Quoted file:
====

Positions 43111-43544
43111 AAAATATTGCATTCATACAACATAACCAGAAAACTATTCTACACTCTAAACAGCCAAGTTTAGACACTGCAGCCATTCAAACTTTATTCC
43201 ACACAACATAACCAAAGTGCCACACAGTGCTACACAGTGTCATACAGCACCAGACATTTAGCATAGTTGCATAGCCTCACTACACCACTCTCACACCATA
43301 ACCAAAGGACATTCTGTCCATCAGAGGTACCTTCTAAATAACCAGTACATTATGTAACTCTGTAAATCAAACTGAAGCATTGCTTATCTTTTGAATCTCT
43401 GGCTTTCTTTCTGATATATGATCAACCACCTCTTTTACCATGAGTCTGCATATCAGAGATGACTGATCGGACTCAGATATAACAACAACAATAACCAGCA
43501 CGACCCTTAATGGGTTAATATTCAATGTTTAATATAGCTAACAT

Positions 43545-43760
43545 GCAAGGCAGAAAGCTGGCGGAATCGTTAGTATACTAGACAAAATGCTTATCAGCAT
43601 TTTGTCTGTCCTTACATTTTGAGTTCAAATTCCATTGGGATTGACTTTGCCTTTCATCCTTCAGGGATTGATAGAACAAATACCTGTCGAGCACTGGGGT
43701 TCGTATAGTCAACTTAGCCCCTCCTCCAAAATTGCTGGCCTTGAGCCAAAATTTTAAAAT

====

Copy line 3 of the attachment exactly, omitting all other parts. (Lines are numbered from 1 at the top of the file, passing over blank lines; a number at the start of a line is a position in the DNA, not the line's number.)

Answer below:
43201 ACACAACATAACCAAAGTGCCACACAGTGCTACACAGTGTCATACAGCACCAGACATTTAGCATAGTTGCATAGCCTCACTACACCACTCTCACACCATA